Afghanistan bomber kills 17
Deadliest day for U.S. in Kabul since war’s start
KABUL, Afghanistan — As many as 13 Americans were killed Saturday when a suicide bomber struck their armored military bus in Kabul, in the single deadliest attack on U.S. citizens in the Afghan capital since the war began a decade ago.
A U.S. official said the preliminary death toll was believed to be five service members and eight civilian contractors. But, the official said, a Canadian and at least one British national could also be among the dead. The full extent of the casualties was unclear, he said, because the massive explosion made identifying the dead difficult.
The Afghan Interior Ministry said at least three Afghan civilians and one police officer were killed in the blast.
The bombing represents a propaganda coup for the Taliban, which claimed responsibility in text messages to news organizations, saying they had packed a four-wheel-drive vehicle with at least 700 pounds of explosives.
It was the largest single-day U.S. loss in Afghanistan since a helicopter was shot down in Wardak province in August, killing 30 U.S. troops, including 17 Navy SEALS, along with eight Afghan troops.
Deadly attacks are relatively rare in Kabul, which has better security than the southern and eastern parts of Afghanistan. In recent months, however, with the U.s.-led coalition announcing plans to turn security over to Afghan forces by 2014, the Taliban have stepped up assaults in a bid to bolster its political grip after the pullout.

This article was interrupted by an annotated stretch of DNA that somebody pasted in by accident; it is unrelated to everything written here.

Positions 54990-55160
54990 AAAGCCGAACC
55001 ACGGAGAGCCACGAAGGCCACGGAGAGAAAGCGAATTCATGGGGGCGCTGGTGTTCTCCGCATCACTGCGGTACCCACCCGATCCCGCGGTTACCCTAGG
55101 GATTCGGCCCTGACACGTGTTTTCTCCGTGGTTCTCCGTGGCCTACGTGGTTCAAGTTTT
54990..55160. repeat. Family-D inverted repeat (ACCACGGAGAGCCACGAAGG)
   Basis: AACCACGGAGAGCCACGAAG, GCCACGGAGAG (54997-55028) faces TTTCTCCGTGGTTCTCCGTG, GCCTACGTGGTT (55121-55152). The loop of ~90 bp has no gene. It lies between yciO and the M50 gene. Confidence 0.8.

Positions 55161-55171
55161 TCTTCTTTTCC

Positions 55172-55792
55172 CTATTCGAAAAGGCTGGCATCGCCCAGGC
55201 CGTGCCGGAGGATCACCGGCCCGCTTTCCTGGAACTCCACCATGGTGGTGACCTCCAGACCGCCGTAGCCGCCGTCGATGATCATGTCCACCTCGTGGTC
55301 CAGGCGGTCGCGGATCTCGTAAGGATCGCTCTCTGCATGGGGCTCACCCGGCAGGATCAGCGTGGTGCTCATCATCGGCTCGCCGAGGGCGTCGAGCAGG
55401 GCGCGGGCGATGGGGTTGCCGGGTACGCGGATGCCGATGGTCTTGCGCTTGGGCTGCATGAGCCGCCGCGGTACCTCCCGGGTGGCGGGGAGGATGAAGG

Saturday’s carnage came a month and a half after insurgents launched a brazen 20-hour assault on the U.S. Embassy in Kabul, killing more than a dozen people. That attack was widely viewed as an attempt by the Taliban to send a message that no place in the country was out of their reach.
According to the U.N., violence across Afghanistan is at its worst since the war started in 2001, despite 130,000 foreign troops.
The NATO coalition says the number of insurgent attacks is declining, but its data doesn’t include lethal attacks against civilians or those mounted against Afghan security forces operating without international help.
The Kabul car bombing took place Saturday near the American University on Darulaman Road, among the capital’s busiest, which runs past parliament.
A NATO spokesman said the troops and contractors were traveling in a type of military bus known as a Rhino, named for its heavy armor. The identities of those killed in the attack were not disclosed pending notification of kin.
Darulaman Road is part of a route often taken by trainers between Kabul’s military training center and heavily fortified NATO bases in downtown Kabul.
In another deadly incident, the coalition reported an attacker wearing an Afghan military uniform opened fire on NATO troops in southern Afghanistan, killing at least two, before others killed him.
Other reports suggested that a third NATO soldier, an Australian, died a short while later in the incident in southern Uruzgan province. An Afghan interpreter was also reportedly killed.
In a third incident in eastern Afghanistan, guards fired on a female suicide bomber wearing a burqa as she tried to enter a government building, prompting her to detonate her explosives. She was the only fatality.
The coalition also said Saturday that its troops and Afghan security forces had captured two leaders of the militant Haqqani network in a joint operation Friday in Paktika province along the Pakistani-afghan border.